You don’t get to be one of the 33 best beer bars in America by throwing a bunch of heavy IPAs on tap and hiring dudes with beards. You do it by taking an old convenience store, replacing the rows of Gatorade and Steel Reserve with 650 different beers, and setting up couches in the middle where you can drink them on the honor system. That’s right: in a concept that would absolutely never work in Miami, owner Julian Siegel doesn’t run tabs, but rather has you bring your empties to the counter when you’re done and pay accordingly. And eight years later, he’s decidedly not bankrupt.
What is the most inaccurately-named bar in Miami was also MIA's first true craft beer bar. Long before we had anything that resembled a beer scene, brew mavens from around South Florida would crowd the tiny SoFi space to try imports and domestic “micro-brews” most people have never heard of. And despite the spacious-sounding name, on most weekend nights there’s actually no room in the place.
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This gastropub serves up eats like oven-baked shrimp mac & cheese and chopped Thai-chicken noodle salad out of their Ft Lauderdale digs. True to their name, they also offer over 42 types of craft brew.
A gastropub with housemade sausage might not sound particularly special, but when you find out that their Sausage of the Sea has a mix of salmon, fresh octopus, dry sea scallops and herbs, you'll definitely want to make a beeline in that direction. Add to that their house-cured bacon, TVs, and rare craft German beers (some of which get mixed with duck into another housemade sausage) and the spot is a must-visit.
The central island bar at Yard House is ringed by an impressive array of tap handles, ranging from familiar classics to intriguing selections you've never actually seen in person before. On top of all that, the menu of American fusion cuisine includes street taco plates, steaks, pan-seared ahi tuna, and roasted turkey pot pie.
Don’t let the graffiti-covered brick walls and cassette tape mosaics fool you: far from an average dive bar, the Lokal is a sustainability-conscious gastropub, slinging surprisingly healthy bar fare. Regulars frequent this Coconut Grove spot for favorites like the Fidy-Fidy burger, made with house-ground beef and bacon, finished with melted Monterey jack cheese and sweet onion marmalade, as well as smaller bites like the perfectly crispy sweet potato fries. We suggest ordering a craft beer and heading for the patio: given the special food menu for dogs, it’s a popular spot for puppies.
A casual microbrewery that puts emphasis on the food, so you can nosh on American fare ranging from the more simple pub food to quality seafood. They also host live entertainment throughout the week, including karaoke, blues, and open mic/jazz sessions.
Who doesn't love a poolside beer/wine bar with mosaic blue tile walls, a flatscreen for games, and seating around said pool? Chow down artisan pizzas, or an 8oz Angus burger with bacon and feta, because happy hour goes til 8pm.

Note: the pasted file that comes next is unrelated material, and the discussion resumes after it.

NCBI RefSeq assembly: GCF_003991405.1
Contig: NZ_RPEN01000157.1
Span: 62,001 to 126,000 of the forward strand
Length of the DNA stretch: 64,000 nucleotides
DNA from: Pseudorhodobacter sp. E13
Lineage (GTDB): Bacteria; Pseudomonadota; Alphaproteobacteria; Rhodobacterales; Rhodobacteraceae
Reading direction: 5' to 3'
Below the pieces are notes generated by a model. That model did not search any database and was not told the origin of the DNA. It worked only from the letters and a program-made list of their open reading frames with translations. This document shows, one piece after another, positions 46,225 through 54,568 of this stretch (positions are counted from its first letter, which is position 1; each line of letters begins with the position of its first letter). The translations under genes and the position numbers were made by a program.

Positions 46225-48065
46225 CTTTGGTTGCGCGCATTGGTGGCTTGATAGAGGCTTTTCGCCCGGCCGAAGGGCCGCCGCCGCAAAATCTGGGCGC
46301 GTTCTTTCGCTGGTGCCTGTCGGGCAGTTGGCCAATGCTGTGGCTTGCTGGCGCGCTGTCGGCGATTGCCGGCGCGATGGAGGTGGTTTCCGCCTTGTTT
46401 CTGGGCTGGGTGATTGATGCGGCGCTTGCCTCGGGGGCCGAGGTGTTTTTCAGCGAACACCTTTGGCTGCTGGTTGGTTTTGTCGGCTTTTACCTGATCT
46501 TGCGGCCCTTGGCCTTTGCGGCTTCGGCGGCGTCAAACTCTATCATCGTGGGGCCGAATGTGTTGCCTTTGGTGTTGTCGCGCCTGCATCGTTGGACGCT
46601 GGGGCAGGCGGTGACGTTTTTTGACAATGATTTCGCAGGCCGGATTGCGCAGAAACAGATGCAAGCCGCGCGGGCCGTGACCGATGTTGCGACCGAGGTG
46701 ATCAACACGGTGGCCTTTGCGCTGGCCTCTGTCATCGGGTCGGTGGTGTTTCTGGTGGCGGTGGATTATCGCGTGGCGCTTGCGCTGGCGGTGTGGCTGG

Rarely does one encounter a dive bar that places such emphasis on skillfully crafted food with elegant presentation. For those who crave a chill ambience (think: repurposed wooden walls, dim lights, and chalkboard drink specials) with gourmet flavors, 180 Degrees at the DRB offers a respite. It’s a gastropub that marries traditional culinary techniques with bar fare, leaving locals raving about their signature 50/50 burger (a house-ground patty of chorizo and beef, topped with queso frito, spicy lime aioli, and a fried egg) not to mention their rotating list of over 50 draft beers.
Boxelder is a craft beer shop and bar in the Wynwood Arts District. Not only does Boxelder feature some great domestic and imported brews, but it also serves as a gallery space. Started by two former gallerists, the shop hosts exhibitions of local contemporary art that rotate about every three months.
This homey, family-owned Ft. Lauderdale joint was born out of an old convenience store, where 550+ beers fill fridges that used to hold year-old sandwiches. You can crack open any of them in the store or save ‘em for home while getting down on the 20+ expertly curated taps, which often get taken over by some of Florida’s finest. If you do pull from the fridge, you just bring your empties to the counter when you're done and pay on the honor system. Riverside has effectively taken over the neighborhood with Craft Beer Cartel across the street, which itself holds beers, a nanobrewery, and homebrew equipment.
The Room was built for the pensive conversational type, whose agenda is best carried out under dim lighting with subtle innuendo and clever rapport. To be more direct, it's a cool date spot. It's quiet, intimate and it has an extensive beer and wine list. It's just you, your date and a shared longing for each other in the candle light. How poetic.